The Russian government says Ukrainian officials in Kyiv should hold talks with pro-Russian separatists on the results of widely disputed self-rule referendums in eastern Ukraine.
The Kremlin said on May 12 that it respects the "expression of the people's will" in the referendums held in the Luhansk and Donetsk regions the previous day.
Russian Foreign Minister Sergei Lavrov said that, without including the separatists in talks to resolve the Ukraine crisis, "nothing will be achieved."
Self-styled separatist functionaries in eastern Ukraine claimed a high voter turnout and overwhelming majorities voting for independence in the two regions on May 11.
Activists in Donetsk said 89.7 percent had voted "yes" to self-rule. Turnout there was put at about 75 percent.
In Luhansk, a separatist election official said 96 percent of those who voted in Luhansk supported independence.
Oleksandr Malykhyn, the self-styled deputy chairman of Luhansk's election committee, added that turnout was 81 percent in Luhansk, which has a population of some 2.25 million people.
No international monitors observed the vote.
Many media outlets reported various irregularities during the referendums, including people voting multiple times and children casting ballots.
But Moscow said the results of the votes should be "implemented in a civilized manner."
Several Western politicians criticized the votes.
"Figures from fake referendums in eastern Ukraine likely to be fake. No way of even knowing official turnout," Swedish Foreign Minister Carl Bildt wrote on his Twitter account on May 11.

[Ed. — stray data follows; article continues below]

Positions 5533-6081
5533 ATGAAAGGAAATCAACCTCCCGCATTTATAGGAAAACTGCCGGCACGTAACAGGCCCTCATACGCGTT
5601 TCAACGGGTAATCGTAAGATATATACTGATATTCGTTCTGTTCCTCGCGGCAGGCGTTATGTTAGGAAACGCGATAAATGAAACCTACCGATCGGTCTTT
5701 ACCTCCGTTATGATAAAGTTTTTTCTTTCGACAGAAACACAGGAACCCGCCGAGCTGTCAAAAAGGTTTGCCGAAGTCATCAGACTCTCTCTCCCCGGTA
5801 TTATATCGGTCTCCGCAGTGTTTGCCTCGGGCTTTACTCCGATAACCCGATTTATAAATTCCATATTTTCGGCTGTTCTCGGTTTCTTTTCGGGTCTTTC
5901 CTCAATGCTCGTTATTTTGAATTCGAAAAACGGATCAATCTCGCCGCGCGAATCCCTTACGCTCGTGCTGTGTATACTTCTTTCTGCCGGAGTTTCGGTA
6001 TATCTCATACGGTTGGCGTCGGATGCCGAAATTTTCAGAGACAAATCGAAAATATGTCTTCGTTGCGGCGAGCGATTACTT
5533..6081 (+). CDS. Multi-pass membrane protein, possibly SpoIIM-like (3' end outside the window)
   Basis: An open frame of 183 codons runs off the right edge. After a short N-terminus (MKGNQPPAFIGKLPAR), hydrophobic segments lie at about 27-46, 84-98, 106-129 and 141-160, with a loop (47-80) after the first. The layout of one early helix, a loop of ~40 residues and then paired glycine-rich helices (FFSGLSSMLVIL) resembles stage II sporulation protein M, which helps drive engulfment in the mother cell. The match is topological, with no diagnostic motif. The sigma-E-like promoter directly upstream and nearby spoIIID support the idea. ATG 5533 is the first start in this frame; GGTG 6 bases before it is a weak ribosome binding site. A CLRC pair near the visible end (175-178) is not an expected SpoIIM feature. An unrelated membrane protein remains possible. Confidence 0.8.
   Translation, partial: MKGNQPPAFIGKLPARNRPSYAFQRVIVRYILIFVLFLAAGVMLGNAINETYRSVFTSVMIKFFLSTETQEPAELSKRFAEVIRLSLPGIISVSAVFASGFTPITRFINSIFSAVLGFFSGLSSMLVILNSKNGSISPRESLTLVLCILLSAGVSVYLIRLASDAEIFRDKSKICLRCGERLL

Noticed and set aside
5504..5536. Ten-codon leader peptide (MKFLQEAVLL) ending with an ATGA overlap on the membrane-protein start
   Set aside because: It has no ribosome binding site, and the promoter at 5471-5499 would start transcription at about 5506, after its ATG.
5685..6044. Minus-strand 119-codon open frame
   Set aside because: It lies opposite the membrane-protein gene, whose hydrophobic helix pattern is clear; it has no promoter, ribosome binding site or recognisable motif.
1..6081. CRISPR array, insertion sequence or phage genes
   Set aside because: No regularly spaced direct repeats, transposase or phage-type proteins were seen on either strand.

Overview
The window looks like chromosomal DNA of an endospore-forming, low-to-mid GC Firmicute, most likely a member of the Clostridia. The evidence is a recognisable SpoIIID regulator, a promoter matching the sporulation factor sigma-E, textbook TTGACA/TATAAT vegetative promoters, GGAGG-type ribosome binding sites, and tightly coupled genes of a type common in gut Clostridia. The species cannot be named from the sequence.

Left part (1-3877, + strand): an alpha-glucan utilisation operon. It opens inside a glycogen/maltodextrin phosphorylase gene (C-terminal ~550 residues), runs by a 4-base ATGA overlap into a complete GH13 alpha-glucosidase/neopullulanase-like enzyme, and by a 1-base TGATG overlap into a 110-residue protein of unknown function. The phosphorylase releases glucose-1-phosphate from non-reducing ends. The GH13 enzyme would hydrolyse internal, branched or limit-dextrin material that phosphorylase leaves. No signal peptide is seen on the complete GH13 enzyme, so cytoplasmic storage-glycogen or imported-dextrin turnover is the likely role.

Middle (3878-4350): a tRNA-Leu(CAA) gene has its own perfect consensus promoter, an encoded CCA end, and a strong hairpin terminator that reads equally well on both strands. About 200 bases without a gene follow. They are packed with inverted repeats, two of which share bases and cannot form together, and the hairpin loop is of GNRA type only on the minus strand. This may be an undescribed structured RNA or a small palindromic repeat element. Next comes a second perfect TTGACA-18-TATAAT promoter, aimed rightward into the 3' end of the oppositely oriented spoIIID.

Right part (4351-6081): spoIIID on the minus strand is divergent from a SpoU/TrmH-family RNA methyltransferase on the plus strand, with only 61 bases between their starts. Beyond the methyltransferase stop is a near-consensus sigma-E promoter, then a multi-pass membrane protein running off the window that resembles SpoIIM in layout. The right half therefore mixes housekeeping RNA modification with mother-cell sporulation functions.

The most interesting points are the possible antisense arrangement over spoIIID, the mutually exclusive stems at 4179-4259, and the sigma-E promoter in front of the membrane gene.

French President Francois Hollande declared the referendum results "null and void."
Ukraine's Foreign Ministry called the referendums a "criminal farce" that was organized by Moscow.
The Foreign Ministry said in a statement that the vote was "inspired, organized, and financed by the Kremlin."
Despite the criticism, Donetsk separatist leader Denis Pushilin said the next step would be to create government and military structures in the Donetsk region.
Pavel Gubarev, the self-declared "people's governor" of Donetsk, told Russian TV that the vote was only the first step in building the country of "New Russia" in southeast Ukraine.
In Luhansk, pro-Russian separatists say they will not allow voting for the Ukrainian presidential election to be conducted in the province.
Vasyl Mykytyn, a self-styled spokesman for the Army of the Southeast, said on May 12 that since the region is known as the "Luhansk People's Republic," the May 25 Ukrainian presidential election will not be held in the region.
Tensions remained high in eastern Ukraine amid an ongoing military operation ordered by Kyiv against the rebels.
In Washington, the U.S. State Department called the votes "an attempt to create further division and disorder."
The European Union also declared the vote illegal.
Later in Brussels on May 12, EU diplomats agreed to impose sanctions against 13 additional individuals and two companies because of their involvement in the Ukraine crisis.
It is reportedly the first time the EU has targeted companies.
Diplomats said the two Crimean companies that will be subject to sanctions were nationalized by Russia after it annexed the Crimean Peninsula.
The 13 Russians and Crimeans bring to a total of 61 the number of individuals who will face EU travel bans and asset freezes over the Ukraine crisis.
The EU will announce the names of the companies and individuals that were sanctioned later on May 12.
With reporting by Reuters, AP, and dpa